# Working out acceleration from velocity and distance (maths)

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#1
I know i need to use the formula f=ma but i dont know how to gt acceleration, with these two all i know is acceleration=velocity\time
I'll post the question below.
Appreciate any help
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#2

7i)
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1 year ago
#3
(Original post by A0W0N)

7i)
you are given initial velocity u , distance he takes to stop s, and you know that final velocity v will be 0.
so you can use the equation: v^2 = u^2 + 2as
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1 year ago
#4
(Original post by A0W0N)

7i)
the you can use f=ma
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#5
well id hate to ask but I'm stuck on 7ii as well
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1 year ago
#6
(Original post by A0W0N)
well id hate to ask but I'm stuck on 7ii as well
now that you know the acceleration you can substitute in the same equation the information you are given. initial velocity u is 6, v=0 a=you just found out. solve for s.
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#7
so does that mean the acceleration will always be the same o for the iii) i could sub 10 in and then find the force required, if thats correct i think i understand these questions now
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1 year ago
#8
(Original post by A0W0N)
so does that mean the acceleration will always be the same o for the iii) i could sub 10 in and then find the force required, if thats correct i think i understand these questions now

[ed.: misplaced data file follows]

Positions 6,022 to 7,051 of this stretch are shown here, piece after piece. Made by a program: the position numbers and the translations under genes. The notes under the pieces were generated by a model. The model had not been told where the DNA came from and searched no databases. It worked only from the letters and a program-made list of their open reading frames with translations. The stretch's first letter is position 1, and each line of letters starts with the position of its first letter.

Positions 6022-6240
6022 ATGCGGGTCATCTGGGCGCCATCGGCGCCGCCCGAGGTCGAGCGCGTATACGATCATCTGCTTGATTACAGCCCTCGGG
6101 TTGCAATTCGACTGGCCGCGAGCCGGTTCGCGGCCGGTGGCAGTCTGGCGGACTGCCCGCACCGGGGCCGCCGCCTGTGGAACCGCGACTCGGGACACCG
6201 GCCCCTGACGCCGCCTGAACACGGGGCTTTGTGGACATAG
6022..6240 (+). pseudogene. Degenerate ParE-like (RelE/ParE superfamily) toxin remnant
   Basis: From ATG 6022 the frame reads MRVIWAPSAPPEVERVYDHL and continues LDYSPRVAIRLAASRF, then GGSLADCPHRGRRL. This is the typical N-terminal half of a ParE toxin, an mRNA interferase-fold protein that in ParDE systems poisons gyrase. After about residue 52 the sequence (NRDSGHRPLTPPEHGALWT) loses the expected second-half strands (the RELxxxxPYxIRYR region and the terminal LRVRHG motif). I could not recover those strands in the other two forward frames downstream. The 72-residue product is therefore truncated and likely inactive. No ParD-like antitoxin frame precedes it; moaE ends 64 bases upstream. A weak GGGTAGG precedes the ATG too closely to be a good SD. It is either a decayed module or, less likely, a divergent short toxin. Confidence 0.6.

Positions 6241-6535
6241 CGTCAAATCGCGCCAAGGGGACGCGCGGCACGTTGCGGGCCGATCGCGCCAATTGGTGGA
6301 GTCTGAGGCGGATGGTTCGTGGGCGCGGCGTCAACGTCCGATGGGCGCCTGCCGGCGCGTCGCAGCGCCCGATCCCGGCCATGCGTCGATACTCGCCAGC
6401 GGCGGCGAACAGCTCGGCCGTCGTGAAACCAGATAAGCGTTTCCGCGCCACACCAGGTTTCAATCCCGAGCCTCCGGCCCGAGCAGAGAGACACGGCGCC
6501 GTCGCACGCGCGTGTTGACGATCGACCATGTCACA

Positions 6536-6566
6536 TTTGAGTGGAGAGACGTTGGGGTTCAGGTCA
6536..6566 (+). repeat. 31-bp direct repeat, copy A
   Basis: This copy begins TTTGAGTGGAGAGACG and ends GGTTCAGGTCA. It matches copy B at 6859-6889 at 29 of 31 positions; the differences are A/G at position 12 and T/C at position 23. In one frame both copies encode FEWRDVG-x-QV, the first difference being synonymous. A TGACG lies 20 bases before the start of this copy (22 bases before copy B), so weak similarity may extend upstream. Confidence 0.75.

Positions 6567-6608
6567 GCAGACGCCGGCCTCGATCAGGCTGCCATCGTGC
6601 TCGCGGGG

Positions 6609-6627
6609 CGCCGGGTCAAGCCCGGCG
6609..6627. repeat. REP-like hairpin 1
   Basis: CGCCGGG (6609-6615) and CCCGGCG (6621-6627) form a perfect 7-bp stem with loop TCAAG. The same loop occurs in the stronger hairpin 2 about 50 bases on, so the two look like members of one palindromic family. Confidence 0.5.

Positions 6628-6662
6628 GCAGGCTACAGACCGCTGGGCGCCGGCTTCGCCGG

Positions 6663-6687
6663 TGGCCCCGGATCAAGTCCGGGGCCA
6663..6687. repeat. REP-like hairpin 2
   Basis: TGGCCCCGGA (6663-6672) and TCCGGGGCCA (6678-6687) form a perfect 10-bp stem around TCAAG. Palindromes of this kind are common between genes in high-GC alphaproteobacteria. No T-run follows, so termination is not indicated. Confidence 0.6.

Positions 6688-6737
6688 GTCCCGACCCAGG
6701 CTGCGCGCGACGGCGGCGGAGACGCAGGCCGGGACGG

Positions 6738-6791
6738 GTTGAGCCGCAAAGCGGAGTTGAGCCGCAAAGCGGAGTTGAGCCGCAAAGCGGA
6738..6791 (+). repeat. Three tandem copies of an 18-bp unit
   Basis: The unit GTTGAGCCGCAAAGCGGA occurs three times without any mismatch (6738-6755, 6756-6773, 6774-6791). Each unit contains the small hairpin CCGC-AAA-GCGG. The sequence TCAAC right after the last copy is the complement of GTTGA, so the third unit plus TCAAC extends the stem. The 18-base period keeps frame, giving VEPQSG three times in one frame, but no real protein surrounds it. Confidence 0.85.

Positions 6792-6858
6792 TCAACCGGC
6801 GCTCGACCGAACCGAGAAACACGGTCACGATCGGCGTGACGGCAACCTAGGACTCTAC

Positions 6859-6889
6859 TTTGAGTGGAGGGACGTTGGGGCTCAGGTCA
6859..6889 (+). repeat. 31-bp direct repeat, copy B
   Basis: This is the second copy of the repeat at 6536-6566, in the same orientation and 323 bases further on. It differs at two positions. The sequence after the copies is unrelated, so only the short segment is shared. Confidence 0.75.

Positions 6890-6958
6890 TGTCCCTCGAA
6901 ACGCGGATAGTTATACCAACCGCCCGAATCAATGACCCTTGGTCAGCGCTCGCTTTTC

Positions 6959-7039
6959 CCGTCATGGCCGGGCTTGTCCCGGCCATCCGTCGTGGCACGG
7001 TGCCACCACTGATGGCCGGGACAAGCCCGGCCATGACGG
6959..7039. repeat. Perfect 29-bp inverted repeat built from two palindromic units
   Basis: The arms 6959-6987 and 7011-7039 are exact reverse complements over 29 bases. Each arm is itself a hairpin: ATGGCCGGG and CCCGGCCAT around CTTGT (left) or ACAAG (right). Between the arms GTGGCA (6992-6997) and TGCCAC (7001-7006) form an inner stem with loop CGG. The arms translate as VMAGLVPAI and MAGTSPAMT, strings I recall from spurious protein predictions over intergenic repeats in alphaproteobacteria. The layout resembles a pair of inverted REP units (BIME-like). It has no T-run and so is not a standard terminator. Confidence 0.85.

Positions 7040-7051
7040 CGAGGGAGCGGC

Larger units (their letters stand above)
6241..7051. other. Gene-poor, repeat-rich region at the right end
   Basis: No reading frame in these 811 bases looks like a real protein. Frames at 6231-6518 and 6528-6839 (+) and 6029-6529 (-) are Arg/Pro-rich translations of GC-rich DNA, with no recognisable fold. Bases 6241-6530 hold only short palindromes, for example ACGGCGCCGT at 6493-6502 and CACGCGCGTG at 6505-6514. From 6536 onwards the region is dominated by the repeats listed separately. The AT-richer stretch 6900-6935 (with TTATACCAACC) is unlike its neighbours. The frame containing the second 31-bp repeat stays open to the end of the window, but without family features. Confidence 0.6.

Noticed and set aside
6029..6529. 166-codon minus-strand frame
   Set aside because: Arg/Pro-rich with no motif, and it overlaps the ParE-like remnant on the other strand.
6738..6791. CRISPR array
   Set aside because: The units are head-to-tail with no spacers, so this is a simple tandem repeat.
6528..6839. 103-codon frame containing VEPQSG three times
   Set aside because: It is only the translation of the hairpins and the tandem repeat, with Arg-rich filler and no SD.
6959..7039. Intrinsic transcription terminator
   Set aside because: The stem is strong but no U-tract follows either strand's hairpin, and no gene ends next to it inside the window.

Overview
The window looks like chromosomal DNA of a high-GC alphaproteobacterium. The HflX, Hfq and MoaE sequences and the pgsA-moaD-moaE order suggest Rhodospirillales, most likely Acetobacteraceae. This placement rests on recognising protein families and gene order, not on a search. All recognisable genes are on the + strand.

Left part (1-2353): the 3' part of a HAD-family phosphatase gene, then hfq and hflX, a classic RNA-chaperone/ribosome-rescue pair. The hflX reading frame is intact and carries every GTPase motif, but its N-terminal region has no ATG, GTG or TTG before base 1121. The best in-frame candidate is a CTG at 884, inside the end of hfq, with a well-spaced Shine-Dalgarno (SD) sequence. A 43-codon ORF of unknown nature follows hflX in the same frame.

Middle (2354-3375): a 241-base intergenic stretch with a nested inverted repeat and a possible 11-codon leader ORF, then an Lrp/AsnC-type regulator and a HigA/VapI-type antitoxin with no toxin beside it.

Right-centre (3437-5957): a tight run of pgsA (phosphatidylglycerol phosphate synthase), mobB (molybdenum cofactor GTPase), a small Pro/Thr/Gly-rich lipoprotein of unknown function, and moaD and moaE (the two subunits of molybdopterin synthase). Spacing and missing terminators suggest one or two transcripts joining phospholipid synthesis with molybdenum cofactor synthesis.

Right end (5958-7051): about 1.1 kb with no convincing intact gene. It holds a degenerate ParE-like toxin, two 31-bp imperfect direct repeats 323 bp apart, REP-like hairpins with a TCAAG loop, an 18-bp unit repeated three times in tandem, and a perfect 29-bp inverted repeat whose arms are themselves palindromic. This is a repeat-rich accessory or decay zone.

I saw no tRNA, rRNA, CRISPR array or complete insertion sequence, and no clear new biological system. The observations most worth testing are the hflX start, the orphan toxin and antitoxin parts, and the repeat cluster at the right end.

in iii the acceleration is 0 because he moves at constant speed.
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#9
would thr initial and final velocity be 10 then?
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1 year ago
#10
you can not use f=ma or any suvat equations here because there is no acceleration
if a=0 then the force he exerts is same as the resistance force both forces cancel out and acceleration is 0. so i guess the force he exerts must be same as the resistance force you found in i.
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#11
(Original post by papie)
you can not use f=ma or any suvat equations here because there is no acceleration
if a=0 then the force he exerts is same as the resistance force both forces cancel out and acceleration is 0. so i guess the force he exerts must be same as the resistance force you found in i.
but the acceleration in part i was -0.2 so how can it be the same here if acceleration is zero; because he's at a constant speed?
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1 year ago
#12
Note also for part iii), use Newton's First Law since the (horizontal) velocity is constant, the sum (horizontal) net force is zero so the force applied must equal the magnitude of the frictional force.
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1 year ago
#13
(Original post by A0W0N)
but the acceleration in part i was -0.2 so how can it be the same here if acceleration is zero; because he's at a constant speed?
they say it in the question that the Force of Resistance is constant, so no matter the speed the resistance force will stay the same.
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